Some might say there are about 15 million reasons why the Draft has changed over the years -- as in the difference between 1965 top pick Rick Monday's $100,000 bonus and the record $15.1 million bonus package that 2009 No. 1 overall pick Stephen Strasburg received from the Nationals.
And, indeed, the presentation of the Draft has changed significantly. There was no MLB.com Draft Tracker on the Internet in 1965, or even 1995 for that matter, and there was no televised first round, as there has been the past few years. Certainly, scouting has changed, and has become more of an enterprise unto itself for all clubs.
But the process of selecting players in the Draft? Old school.
The Nationals selected a college player in Strasburg last year, just as the Kansas City A's did in taking Monday out of Arizona State in 1965. Those teams had the opportunity to make the top pick after finishing with the worst record in baseball the year before. And each went on to select dozens more players in the Draft, since one star player does not a Minor League system make, putting vast scouting staffs to work for months in advance of the big day.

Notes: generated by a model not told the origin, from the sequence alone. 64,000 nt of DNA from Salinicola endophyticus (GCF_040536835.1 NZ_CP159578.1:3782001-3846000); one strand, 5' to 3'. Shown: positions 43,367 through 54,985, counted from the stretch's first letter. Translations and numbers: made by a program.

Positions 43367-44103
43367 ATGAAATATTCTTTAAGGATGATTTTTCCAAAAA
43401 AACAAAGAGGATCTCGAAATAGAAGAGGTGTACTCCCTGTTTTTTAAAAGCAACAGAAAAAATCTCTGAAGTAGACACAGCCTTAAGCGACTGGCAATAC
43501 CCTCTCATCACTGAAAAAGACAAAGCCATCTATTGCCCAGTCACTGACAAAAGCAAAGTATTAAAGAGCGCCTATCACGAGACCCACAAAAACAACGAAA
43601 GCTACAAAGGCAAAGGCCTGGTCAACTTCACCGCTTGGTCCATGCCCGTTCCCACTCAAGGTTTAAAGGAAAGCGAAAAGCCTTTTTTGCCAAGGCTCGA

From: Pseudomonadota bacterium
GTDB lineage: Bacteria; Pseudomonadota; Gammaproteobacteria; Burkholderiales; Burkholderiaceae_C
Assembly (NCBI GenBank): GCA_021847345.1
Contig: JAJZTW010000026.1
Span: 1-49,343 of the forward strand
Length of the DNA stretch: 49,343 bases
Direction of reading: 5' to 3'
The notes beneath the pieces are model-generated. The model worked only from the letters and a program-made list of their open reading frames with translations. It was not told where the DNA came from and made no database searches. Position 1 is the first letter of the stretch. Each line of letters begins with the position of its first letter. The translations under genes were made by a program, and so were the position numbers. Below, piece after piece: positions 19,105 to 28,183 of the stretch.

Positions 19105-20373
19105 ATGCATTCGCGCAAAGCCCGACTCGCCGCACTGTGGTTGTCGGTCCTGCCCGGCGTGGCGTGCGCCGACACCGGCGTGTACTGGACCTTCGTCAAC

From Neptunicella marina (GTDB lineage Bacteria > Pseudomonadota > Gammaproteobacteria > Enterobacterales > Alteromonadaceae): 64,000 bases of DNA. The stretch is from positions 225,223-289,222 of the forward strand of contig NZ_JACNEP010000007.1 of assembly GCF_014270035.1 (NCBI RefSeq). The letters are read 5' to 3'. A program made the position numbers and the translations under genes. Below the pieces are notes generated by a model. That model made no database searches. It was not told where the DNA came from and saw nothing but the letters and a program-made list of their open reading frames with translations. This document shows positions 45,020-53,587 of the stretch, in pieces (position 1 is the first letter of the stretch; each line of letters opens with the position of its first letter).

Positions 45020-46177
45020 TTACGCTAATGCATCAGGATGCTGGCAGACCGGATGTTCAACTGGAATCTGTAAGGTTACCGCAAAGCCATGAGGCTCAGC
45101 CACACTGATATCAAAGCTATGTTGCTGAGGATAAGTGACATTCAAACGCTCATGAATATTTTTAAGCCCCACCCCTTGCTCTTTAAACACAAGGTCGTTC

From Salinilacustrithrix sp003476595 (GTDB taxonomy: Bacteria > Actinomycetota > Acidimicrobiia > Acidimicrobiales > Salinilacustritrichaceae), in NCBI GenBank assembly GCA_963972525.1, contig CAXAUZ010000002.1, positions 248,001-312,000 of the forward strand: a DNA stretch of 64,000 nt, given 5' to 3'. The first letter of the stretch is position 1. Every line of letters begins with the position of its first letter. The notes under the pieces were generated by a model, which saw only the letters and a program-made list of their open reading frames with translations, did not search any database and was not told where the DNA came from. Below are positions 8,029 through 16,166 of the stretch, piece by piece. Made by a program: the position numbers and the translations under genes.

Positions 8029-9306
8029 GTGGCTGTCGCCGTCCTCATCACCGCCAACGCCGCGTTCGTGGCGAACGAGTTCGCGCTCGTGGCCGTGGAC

Soon, however, the old-school Draft could be in for some new lessons.
A whole world -- literally -- of possibilities exists for significantly altering the pipeline of talent into Major League Baseball organizations. There's the grand concept of a worldwide draft that would include players from Latin America and other international hotbeds of talent, as opposed to those players all being free agents. There is also the possibility of slotting how much is paid in bonuses, based on Draft order, among other items being discussed.
The Draft is up for discussion by the Special Committee for On-Field Matters, formed by Commissioner Bud Selig. Any major changes to the Draft would be subject to the Collective Bargaining Agreement with the Major League Baseball Players' Association, which is due to expire in December 2011, and the Commissioner clearly has some discussion points he wants to address.
"There's no question in my mind, in 2011, certainly a [hard] slotting system and a worldwide Draft are things we will be very aggressive in talking about," Selig said soon after last year's Draft process concluded.
Though the Draft hasn't changed, much around it has. Obviously, the dollar figures are different, but so is the game -- it's far more international, and there are more teams with a wider variety of budgets trying to work within the same system.
The face of the game has also changed significantly. On Opening Day 2010, 231 players -- 27.7 percent of the 833 players on 25-man rosters and disabled lists -- were from outside the U.S. Take out the 34 Canadians and Puerto Ricans, and about 25 percent of those Major Leaguers came from outside the Draft system.